One December night in 1944, while sailing across the Black Sea on the deck of a refugee ship filled with Jews fleeing the Nazi genocide in Europe, Joshua Szereny met Isadora Rosen. He was twenty-two, from Czechoslovakia; she was twenty, from Romania. Both had lost nearly everything in the war – yet in their chance encounter at sea, they found a new beginning. Three days later, on a train rattling across the Turkish countryside en route to Palestine, with no common language between them, they were married…and spent the rest of their lives together.
Isadora had emerged from the brutal, frozen ghettos of Transnistria – known as the ‘Forgotten Cemetery’ of the Holocaust. Joshua had escaped from the Hungarian Army’s slave labor corps as his unit was being marched toward a train to Auschwitz. That either survived is incredible; that, of all possible fates, the war would toss them onto the same deck of the same boat at the same time is simply unbelievable – except that it happened.
Here, their grandson, prize-winning author Michael Benanav, traces the improbable twists and turns that pulled Joshua and Isadora through the horrors of the Holocaust. As their families were destroyed and their own lives nearly lost, each element of their experiences – including a photograph of a Hungarian general; a mismatched pair of galoshes; a Romanian Orthodox priest; an SS officer’s wife; and maybe, on one occasion, an angel – proved crucial to getting them out of the war and onto that boat. Benanav vividly recounts the devastating events and astonishing coincidences that brought his grandparents together – while reckoning with the unsettling knowledge that without the Holocaust, his family would not exist.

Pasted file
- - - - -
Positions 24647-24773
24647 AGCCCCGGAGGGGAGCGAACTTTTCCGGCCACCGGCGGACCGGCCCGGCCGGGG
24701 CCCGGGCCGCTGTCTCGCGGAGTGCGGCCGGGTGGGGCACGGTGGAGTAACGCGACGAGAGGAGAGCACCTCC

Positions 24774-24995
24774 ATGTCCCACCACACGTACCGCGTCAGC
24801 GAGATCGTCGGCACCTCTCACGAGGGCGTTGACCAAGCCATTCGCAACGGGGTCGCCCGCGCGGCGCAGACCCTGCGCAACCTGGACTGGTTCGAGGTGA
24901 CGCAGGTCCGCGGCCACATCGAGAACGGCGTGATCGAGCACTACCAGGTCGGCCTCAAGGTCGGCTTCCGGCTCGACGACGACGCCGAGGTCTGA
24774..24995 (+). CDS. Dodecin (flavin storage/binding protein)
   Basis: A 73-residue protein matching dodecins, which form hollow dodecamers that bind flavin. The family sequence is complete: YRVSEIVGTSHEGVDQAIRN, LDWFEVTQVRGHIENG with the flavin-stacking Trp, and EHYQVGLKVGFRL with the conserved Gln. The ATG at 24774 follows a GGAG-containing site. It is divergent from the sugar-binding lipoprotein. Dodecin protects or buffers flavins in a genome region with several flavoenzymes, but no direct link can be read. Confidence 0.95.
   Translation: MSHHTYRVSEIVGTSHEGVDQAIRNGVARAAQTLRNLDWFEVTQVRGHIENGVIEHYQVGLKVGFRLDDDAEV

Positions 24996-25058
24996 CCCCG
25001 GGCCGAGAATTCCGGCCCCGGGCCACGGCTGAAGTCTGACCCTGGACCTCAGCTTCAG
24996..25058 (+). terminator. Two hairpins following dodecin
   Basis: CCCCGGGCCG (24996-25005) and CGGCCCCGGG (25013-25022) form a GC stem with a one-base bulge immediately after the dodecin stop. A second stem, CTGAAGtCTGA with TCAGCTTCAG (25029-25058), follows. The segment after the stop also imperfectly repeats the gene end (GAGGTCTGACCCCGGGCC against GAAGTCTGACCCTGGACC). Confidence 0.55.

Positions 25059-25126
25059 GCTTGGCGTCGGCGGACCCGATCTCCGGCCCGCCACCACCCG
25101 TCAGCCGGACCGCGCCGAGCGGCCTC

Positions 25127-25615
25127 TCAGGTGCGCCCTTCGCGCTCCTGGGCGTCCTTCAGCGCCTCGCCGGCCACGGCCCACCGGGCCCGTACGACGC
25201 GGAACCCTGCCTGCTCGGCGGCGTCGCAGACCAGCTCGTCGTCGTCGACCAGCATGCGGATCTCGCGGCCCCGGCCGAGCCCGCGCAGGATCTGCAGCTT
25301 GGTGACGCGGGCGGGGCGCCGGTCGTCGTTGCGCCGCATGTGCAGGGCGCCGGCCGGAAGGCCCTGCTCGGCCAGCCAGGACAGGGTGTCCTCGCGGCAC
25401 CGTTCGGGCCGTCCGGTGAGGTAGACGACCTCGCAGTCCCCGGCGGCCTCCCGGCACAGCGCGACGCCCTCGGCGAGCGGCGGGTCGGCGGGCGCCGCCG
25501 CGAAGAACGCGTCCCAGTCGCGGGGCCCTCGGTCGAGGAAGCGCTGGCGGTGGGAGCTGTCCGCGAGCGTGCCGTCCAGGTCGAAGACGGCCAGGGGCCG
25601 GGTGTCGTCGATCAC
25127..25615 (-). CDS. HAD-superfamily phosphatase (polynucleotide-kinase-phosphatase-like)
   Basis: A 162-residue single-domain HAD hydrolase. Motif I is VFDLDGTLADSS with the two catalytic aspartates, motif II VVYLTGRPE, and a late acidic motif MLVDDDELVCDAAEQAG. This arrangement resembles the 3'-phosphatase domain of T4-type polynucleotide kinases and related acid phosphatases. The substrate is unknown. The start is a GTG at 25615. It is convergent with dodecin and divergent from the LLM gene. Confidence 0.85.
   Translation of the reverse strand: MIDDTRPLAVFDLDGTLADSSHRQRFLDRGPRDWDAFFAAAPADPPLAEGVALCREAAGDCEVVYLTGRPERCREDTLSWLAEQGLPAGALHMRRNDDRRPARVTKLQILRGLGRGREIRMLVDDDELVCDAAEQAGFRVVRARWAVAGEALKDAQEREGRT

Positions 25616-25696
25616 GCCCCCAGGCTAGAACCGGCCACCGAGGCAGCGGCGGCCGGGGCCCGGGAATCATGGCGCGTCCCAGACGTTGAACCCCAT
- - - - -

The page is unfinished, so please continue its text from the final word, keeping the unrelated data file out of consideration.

In addition to unique accounts of Holocaust experiences in Transnistria and the Hungarian slave labor corps, this historical memoir presents a personal portrait of Eastern Europe between world wars, when Joshua and Isadora were growing up, and follows them into their post-war life in Palestine, where they joined the fight for Israeli independence from the British. Benanav also includes surprising vignettes from his own travels back to the Old Country, illuminating the past in reflections of the present.
This is an extraordinary true story, rooted in the terrible tragedies and stunning flashes of serendipity that together are The Luck of the Jews.
Praise for The Luck of The Jews (First published by Lyons Press as Joshua & Isadora: A True Tale of Loss & Love in the Holocaust):
“Movingly written, Michael Benanav’s search for his grandparents’ tragic memories and experiences brings the reader closer to an ineffable truth that must not be forgotten.” – Elie Wiesel, Nobel Prize Winner, author of Night
“A harrowing wartime saga [and] an intriguing record of Holocaust survival written with passion and authority.”–Publishers Weekly
“A tale of suffering, romance and redemption in Israel… What stands out about this story is its ability to bring Southeastern Europe and Bessarabia, a southern Yiddish-speaking region in today’s Moldova, into focus. The narrative is highly imagistic, often relying on crisp depictions of Jews moving through the landscape to power a story of loss.” –The Jewish Daily Forward
“Important and gripping.” –Hindustan Times
About the Author Michael Benanav is a freelance writer and photojournalist whose work appears in The New York Times, The Christian Science Monitor, Geographical Magazine, Lonely Planet guidebooks, and other publications. His first book, Men Of Salt: Crossing the Sahara on the Caravan of White Gold, was nominated by Barnes & Noble for their Discover Great New Writers award and was named a Best Book for Young Adults by the American Library Association in 2007. Please visit www.michaelbenanav.com to see more of his work.